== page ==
“There’s nothing about that day that was real,” begins Chico Colvard. He means the day that he shot his older sister Paula in the leg. “I do remember distinctly pulling the rifle up and pointing it at her head,” he adds, over photos of the family’s kitchen in Radcliff, Kentucky, circa 1978 as well as footage from The Rifleman a favorite TV show then. He remembers thinking, too, “The rifleman wouldn’t do that.” If Colvard doesn’t remember pulling the trigger, he does remember the sound: “It was just really deafening. I was a kid. I mean up until that moment anyway. I was just a kid.”
Colvard’s documentary, Family Affair, goes on to consider how kids are kids—and specifically, how kids survive terrible situations, here, Colvard’s father’s longtime sexual abuse of all three of his daughters. Premiering 1 March on Oprah Winfrey’s Network, the film is profound, subtle, and relentless as it looks back on his own and his sisters’ childhoods. In interviews with Paula, Angie, and Chiquita, he asks how they’ve come to forgive their abuser, even as you see Chici downing her meds (she’s diagnosed schizophrenic, worries that her rages might affect her own children) or close shots of Paula’s scarred leg, still debilitating even after 22 surgeries and two bone grafts. Colvard doesn’t have to say that he feels guilty over her ongoing pain, or his ignorance as a boy: his sisters kept their horrors from him, hoping to protect him. As Colvard seeks to understand his sisters’ experiences, they can only begin to explain. “All of us had to go in our own directions and we had to go there by ourselves,” one narrates over a series of literalizing images—roads and houses shot from a car. “We’ve all taken our own roads and now these roads are leading back to each other.” Angie adds, “When we all got separated, we lost our lifelines. As dysfunctional as it was. we needed each other.” As they come to see this, they come to see one another differently, their stories coming together and apart at the same time. As much as Family Affair seems poised for revelation, it is at last focused on the sisters’ survival and generosity.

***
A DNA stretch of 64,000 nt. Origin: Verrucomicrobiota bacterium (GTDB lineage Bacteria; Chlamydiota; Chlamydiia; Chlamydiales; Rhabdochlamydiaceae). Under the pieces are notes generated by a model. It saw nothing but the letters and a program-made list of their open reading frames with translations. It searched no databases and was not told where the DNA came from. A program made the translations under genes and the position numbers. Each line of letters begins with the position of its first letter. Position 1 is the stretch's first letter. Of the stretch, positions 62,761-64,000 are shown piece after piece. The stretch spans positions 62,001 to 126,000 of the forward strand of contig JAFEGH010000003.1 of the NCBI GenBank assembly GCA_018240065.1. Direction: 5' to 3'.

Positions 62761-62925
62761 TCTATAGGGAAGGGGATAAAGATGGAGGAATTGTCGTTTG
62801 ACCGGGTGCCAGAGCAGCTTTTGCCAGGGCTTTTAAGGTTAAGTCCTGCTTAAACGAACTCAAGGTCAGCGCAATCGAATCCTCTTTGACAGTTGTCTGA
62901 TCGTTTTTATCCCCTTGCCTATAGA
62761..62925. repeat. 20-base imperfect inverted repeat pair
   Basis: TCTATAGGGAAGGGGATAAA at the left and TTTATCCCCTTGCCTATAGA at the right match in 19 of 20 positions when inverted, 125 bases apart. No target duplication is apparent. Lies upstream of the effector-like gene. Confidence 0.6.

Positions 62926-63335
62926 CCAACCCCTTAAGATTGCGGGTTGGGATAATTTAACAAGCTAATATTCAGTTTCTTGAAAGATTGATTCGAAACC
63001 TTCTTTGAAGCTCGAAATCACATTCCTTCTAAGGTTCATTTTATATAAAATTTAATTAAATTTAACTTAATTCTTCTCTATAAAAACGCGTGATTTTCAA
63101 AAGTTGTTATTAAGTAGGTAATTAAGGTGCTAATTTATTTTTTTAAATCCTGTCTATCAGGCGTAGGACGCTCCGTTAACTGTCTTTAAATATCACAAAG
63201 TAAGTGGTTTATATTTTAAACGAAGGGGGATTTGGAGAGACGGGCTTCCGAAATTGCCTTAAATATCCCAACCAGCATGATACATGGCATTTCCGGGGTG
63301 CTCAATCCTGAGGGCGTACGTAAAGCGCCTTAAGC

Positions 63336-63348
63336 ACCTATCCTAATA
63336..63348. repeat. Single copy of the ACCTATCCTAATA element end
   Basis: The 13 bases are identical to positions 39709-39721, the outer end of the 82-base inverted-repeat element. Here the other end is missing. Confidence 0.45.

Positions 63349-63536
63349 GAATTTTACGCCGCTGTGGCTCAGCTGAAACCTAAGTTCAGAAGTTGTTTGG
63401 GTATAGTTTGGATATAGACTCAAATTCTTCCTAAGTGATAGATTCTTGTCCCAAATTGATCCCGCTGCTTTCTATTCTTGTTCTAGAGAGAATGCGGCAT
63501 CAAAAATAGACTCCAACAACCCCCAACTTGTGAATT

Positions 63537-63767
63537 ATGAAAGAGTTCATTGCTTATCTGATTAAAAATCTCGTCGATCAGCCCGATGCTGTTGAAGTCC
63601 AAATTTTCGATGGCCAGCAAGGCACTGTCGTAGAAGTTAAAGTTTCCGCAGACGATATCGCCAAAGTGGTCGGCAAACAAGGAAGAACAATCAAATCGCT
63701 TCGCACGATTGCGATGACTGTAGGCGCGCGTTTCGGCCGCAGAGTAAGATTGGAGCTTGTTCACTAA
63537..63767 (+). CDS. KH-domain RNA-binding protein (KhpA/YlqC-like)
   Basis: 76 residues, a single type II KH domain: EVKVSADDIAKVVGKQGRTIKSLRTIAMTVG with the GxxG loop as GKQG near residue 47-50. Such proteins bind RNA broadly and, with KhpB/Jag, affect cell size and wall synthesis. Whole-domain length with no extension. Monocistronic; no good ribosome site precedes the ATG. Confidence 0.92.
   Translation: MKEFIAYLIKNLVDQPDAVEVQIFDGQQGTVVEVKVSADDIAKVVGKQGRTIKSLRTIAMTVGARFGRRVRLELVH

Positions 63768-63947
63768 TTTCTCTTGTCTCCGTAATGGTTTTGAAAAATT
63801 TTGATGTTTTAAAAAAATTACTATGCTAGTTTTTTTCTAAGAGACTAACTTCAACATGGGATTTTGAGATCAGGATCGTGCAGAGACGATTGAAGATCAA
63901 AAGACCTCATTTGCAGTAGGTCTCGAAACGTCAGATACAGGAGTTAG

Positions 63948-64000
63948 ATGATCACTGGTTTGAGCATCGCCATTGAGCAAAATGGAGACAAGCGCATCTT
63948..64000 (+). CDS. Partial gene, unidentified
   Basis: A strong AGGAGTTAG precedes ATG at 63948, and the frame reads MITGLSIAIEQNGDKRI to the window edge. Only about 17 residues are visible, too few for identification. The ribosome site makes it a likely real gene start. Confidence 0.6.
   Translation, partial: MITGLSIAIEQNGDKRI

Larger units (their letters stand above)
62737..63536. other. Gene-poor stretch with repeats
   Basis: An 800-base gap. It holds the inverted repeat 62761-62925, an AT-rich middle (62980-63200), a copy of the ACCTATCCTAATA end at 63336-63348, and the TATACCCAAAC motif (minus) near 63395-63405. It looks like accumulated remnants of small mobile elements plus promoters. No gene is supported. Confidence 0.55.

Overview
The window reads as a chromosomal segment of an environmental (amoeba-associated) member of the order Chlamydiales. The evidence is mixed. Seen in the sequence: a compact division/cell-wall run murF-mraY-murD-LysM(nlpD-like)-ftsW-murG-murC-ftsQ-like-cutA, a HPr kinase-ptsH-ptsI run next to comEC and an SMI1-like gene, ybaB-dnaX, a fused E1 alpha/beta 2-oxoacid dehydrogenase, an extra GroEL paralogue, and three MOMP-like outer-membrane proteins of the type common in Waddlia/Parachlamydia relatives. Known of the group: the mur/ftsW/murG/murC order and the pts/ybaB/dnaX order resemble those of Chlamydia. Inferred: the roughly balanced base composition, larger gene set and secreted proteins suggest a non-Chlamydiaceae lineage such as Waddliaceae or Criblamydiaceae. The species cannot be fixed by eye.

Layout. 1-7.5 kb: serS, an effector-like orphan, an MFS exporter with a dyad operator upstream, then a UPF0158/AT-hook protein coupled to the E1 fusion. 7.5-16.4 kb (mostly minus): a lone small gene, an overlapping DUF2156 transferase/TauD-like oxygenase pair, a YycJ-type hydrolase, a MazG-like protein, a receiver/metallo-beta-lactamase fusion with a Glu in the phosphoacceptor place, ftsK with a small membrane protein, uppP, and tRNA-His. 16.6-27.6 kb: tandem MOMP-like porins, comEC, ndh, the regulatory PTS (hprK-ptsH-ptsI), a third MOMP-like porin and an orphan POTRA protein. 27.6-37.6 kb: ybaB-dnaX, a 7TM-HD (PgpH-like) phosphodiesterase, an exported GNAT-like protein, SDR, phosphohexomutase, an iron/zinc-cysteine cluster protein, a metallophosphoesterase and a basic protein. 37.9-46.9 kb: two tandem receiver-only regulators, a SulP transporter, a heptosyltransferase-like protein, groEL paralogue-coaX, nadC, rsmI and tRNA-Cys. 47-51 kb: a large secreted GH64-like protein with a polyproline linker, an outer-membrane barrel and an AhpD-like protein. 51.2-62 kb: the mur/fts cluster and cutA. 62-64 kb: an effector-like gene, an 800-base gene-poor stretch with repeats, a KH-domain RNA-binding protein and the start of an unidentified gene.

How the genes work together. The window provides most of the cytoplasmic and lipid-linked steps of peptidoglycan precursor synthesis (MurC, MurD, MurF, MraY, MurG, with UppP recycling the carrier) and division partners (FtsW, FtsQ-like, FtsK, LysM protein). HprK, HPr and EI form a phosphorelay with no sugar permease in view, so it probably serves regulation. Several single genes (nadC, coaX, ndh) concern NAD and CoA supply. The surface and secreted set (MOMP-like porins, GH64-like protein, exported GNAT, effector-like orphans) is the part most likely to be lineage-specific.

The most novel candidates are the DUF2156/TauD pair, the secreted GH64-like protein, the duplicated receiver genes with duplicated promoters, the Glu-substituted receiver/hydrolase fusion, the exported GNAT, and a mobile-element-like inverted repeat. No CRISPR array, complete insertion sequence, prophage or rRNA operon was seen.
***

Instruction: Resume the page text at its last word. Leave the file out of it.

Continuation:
See PopMatters’ review.
// Moving Pixels
"It's easy to dismiss blood and violence as salacious without considering why it is there, what its context is, and what it might communicate.READ the article